Then it was time to eagerly sit in the second row for the talk on the Achibald prize, given by Himself, no less. And damn, he was good. Excellent slides, informative and funny. Could have been more people in for the talk (I should have done my duty better and phoned around, but phone who?) but it went fine.

We had a slap up meal in the gallery cafe afterwards. Well, he did. I ordered the spicy beef salad which, when it finally arrived, turned out to be a conceptual metaphor for beef salad. That is, you could have ordered it as the vegetarian option as the only beef in the whole salad was a sliver the thickness and width of a ten cent piece laid across the top as the decor garnish. Harumph. Usually I wouldn't grumble but when a hormonal lass orders the beef salad because she wants some red meat, dammit, to forget to put any beef in the beef salad is, well, let's just say that it's risk taking behaviour. I didn't say a word to the wait-staff, but I reserve the right to grumble about it afterwards.

It's not just me, though: Time to witness a food protection program.

Clearly, I have the tastes of an uncouth suburban to actually expect my beef salad to come with, well, you know, beef.

After that I had to dash back to the office to attend an emergency that wasn't an emergency (the usual hurry up and do nothing that prevails in your modern public administration) and then home again (eventually) to re-heated tea (and an amazing job on scrubbing the pyrex clean, if I do say so myself, because I thought we'd really done it this time) and trying to stay awake though the first episode of series six (yay!) of Supernatural. Not that it was boring, oh no, anytime the Js are on screen could never be called boring, I was just tired. Big day out for a little girl. That sort of thing.

The return of Sam was well handled, if somewhat perfunctory, and what I originally considered to be brushed over is all to be mulled over later, so well done on stopping to brood, too much, at least in the first episode. The reunion was pitched just right, I thought, for the show and the characters. And it's really sad, too, to see Dean pulled out of the life he'd made for himself, though given the opening nightmare and his OCD with checking everything at night, one could wonder just how settled he was, and if he ever could forget his old life and Sam, etc, like it was the dream and reality is the nightmare (a theme Supernatural has bounced up and down on so many times it should be in the liner notes).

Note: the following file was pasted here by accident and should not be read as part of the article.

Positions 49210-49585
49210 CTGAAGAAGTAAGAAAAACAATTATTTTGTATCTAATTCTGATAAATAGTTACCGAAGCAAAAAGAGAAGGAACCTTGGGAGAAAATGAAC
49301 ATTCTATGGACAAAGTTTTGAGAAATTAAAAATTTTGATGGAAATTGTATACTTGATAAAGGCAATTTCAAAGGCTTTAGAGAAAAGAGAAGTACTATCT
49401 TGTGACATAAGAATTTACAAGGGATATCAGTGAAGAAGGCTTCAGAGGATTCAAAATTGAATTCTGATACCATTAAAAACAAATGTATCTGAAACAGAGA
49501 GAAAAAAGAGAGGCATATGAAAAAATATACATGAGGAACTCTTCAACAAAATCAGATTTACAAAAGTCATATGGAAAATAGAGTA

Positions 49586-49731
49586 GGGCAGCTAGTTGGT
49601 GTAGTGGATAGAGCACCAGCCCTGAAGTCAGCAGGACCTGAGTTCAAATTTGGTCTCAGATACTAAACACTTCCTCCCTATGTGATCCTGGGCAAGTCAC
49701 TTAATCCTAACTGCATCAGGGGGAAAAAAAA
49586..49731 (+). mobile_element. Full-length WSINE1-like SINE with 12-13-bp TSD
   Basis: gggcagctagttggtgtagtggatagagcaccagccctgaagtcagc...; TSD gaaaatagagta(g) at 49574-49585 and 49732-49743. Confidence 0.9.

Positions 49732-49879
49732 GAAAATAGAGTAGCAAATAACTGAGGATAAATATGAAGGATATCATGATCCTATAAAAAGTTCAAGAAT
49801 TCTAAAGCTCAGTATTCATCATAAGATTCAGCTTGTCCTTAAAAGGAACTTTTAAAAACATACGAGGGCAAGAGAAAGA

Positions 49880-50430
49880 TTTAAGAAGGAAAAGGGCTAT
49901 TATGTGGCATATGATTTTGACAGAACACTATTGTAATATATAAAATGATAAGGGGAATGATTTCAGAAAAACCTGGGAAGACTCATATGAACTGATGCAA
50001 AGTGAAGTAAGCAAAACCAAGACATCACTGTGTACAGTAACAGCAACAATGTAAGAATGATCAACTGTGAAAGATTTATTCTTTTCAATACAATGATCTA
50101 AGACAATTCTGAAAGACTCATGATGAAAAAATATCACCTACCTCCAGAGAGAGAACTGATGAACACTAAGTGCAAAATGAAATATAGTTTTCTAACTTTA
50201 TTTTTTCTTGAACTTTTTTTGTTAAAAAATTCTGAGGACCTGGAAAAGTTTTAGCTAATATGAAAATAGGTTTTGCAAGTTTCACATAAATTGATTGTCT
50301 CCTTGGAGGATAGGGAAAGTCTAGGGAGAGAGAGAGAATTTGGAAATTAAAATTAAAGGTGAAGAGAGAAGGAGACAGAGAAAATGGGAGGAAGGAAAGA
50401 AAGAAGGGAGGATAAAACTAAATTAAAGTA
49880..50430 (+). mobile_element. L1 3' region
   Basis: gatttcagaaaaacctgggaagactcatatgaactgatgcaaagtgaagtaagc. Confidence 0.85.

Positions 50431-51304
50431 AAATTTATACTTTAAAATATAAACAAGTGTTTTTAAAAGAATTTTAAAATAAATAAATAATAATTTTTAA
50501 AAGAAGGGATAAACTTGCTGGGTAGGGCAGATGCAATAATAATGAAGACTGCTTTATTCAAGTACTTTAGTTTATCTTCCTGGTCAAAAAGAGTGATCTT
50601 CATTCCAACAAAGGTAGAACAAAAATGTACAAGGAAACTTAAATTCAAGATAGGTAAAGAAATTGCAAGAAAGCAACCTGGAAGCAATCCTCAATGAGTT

So yeah, on the surface, a bit of a fluffy episode where Dean is recalled to service, but seeding a lot of darker themes, especially the ongoing one of fucked up families, but that's not just a Supernatural thing. The liner notes for the edition of Gatsby I was reading said that most American writing is awash in Daddy issues and the whole absent and indifferent parent/disobedient son thang that stems from the Boston tea party, of all things.

If only George III hadn't been so incapcitated with illness, we might have been spared six seasons of hand wringing daddy issues in Supernatural. But then it wouldn't be Supernatural. It'd be Rent A Ghost (or something equally horrible).

Btw, the latest BBC History mag I managed to pick up (I think it's from Feb, still coming by clipper round the horn, apparently) said that the Austen novels were not representative of the turmoil, anxiety and uncertainty of the Regency era (Peterloo, etc) where Frankenstein was, and yes, indeed, Frankenstein captures all the emerging worries of modern man, but to say the Austen novels don't reflect their time, when they do, the way neatly tied up comedies of errors are always prevalent during times of social emotional uncertainty (the oncoming war in the 30s and Cary Grant, the cold war in the 50s and 60s and Doris Day). The need for certainty amdist uncertainty is an observed phenomena, which is why some commentators have discussed the resurgence of Miss Austen now. Austen is the flipside of Shelley. One is the smiling face of daytime and normality, the other the dark fears of the violence that lurks behind society.

Of course, it was a man who just didn't get it. They just don't do duality, the dear creatures. It's either black or white, day or night, not both, not at the same time.